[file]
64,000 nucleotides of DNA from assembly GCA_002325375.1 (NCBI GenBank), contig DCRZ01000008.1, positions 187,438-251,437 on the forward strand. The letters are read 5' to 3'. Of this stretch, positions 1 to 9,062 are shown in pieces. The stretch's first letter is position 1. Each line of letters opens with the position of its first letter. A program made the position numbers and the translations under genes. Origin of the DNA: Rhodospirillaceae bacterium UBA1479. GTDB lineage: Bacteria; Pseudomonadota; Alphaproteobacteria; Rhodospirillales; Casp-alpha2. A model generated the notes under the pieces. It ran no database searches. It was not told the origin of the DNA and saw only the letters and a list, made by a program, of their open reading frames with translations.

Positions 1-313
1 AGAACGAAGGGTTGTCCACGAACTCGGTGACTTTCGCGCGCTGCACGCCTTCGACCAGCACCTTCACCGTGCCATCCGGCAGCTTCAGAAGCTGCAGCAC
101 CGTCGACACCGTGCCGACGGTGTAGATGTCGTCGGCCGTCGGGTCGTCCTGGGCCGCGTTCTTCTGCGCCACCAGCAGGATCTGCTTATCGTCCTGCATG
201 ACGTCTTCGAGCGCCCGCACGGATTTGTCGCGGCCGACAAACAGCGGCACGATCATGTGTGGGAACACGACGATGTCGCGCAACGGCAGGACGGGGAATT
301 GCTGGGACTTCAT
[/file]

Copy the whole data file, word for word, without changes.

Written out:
64,000 nucleotides of DNA from assembly GCA_002325375.1 (NCBI GenBank), contig DCRZ01000008.1, positions 187,438-251,437 on the forward strand. The letters are read 5' to 3'. Of this stretch, positions 1 to 9,062 are shown in pieces. The stretch's first letter is position 1. Each line of letters opens with the position of its first letter. A program made the position numbers and the translations under genes. Origin of the DNA: Rhodospirillaceae bacterium UBA1479. GTDB lineage: Bacteria; Pseudomonadota; Alphaproteobacteria; Rhodospirillales; Casp-alpha2. A model generated the notes under the pieces. It ran no database searches. It was not told the origin of the DNA and saw only the letters and a list, made by a program, of their open reading frames with translations.

Positions 1-313
1 AGAACGAAGGGTTGTCCACGAACTCGGTGACTTTCGCGCGCTGCACGCCTTCGACCAGCACCTTCACCGTGCCATCCGGCAGCTTCAGAAGCTGCAGCAC
101 CGTCGACACCGTGCCGACGGTGTAGATGTCGTCGGCCGTCGGGTCGTCCTGGGCCGCGTTCTTCTGCGCCACCAGCAGGATCTGCTTATCGTCCTGCATG
201 ACGTCTTCGAGCGCCCGCACGGATTTGTCGCGGCCGACAAACAGCGGCACGATCATGTGTGGGAACACGACGATGTCGCGCAACGGCAGGACGGGGAATT
301 GCTGGGACTTCAT